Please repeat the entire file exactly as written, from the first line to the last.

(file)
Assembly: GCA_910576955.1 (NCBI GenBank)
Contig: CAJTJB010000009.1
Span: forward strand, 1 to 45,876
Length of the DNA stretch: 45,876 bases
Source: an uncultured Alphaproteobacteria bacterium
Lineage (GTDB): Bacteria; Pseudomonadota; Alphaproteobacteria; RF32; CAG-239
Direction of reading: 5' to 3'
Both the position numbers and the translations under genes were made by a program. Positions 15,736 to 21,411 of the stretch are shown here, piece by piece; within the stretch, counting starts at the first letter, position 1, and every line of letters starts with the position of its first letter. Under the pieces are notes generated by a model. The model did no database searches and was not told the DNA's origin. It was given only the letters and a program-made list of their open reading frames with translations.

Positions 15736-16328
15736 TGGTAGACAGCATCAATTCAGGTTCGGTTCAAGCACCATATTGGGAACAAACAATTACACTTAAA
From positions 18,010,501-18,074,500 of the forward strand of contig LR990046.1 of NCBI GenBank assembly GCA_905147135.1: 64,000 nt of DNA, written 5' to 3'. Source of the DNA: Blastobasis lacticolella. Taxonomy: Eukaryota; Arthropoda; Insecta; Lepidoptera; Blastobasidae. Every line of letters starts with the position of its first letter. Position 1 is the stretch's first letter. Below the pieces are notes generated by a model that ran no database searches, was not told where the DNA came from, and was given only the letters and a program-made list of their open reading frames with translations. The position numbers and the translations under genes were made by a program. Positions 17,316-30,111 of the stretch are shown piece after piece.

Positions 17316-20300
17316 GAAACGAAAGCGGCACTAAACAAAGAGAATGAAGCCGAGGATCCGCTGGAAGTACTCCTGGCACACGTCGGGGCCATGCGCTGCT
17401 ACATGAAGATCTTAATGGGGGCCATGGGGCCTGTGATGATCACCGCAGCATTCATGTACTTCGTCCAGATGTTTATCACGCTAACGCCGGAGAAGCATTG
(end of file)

Assembly: GCA_910576955.1 (NCBI GenBank)
Contig: CAJTJB010000009.1
Span: forward strand, 1 to 45,876
Length of the DNA stretch: 45,876 bases
Source: an uncultured Alphaproteobacteria bacterium
Lineage (GTDB): Bacteria; Pseudomonadota; Alphaproteobacteria; RF32; CAG-239
Direction of reading: 5' to 3'
Both the position numbers and the translations under genes were made by a program. Positions 15,736 to 21,411 of the stretch are shown here, piece by piece; within the stretch, counting starts at the first letter, position 1, and every line of letters starts with the position of its first letter. Under the pieces are notes generated by a model. The model did no database searches and was not told the DNA's origin. It was given only the letters and a program-made list of their open reading frames with translations.

Positions 15736-16328
15736 TGGTAGACAGCATCAATTCAGGTTCGGTTCAAGCACCATATTGGGAACAAACAATTACACTTAAA
From positions 18,010,501-18,074,500 of the forward strand of contig LR990046.1 of NCBI GenBank assembly GCA_905147135.1: 64,000 nt of DNA, written 5' to 3'. Source of the DNA: Blastobasis lacticolella. Taxonomy: Eukaryota; Arthropoda; Insecta; Lepidoptera; Blastobasidae. Every line of letters starts with the position of its first letter. Position 1 is the stretch's first letter. Below the pieces are notes generated by a model that ran no database searches, was not told where the DNA came from, and was given only the letters and a program-made list of their open reading frames with translations. The position numbers and the translations under genes were made by a program. Positions 17,316-30,111 of the stretch are shown piece after piece.

Positions 17316-20300
17316 GAAACGAAAGCGGCACTAAACAAAGAGAATGAAGCCGAGGATCCGCTGGAAGTACTCCTGGCACACGTCGGGGCCATGCGCTGCT
17401 ACATGAAGATCTTAATGGGGGCCATGGGGCCTGTGATGATCACCGCAGCATTCATGTACTTCGTCCAGATGTTTATCACGCTAACGCCGGAGAAGCATTG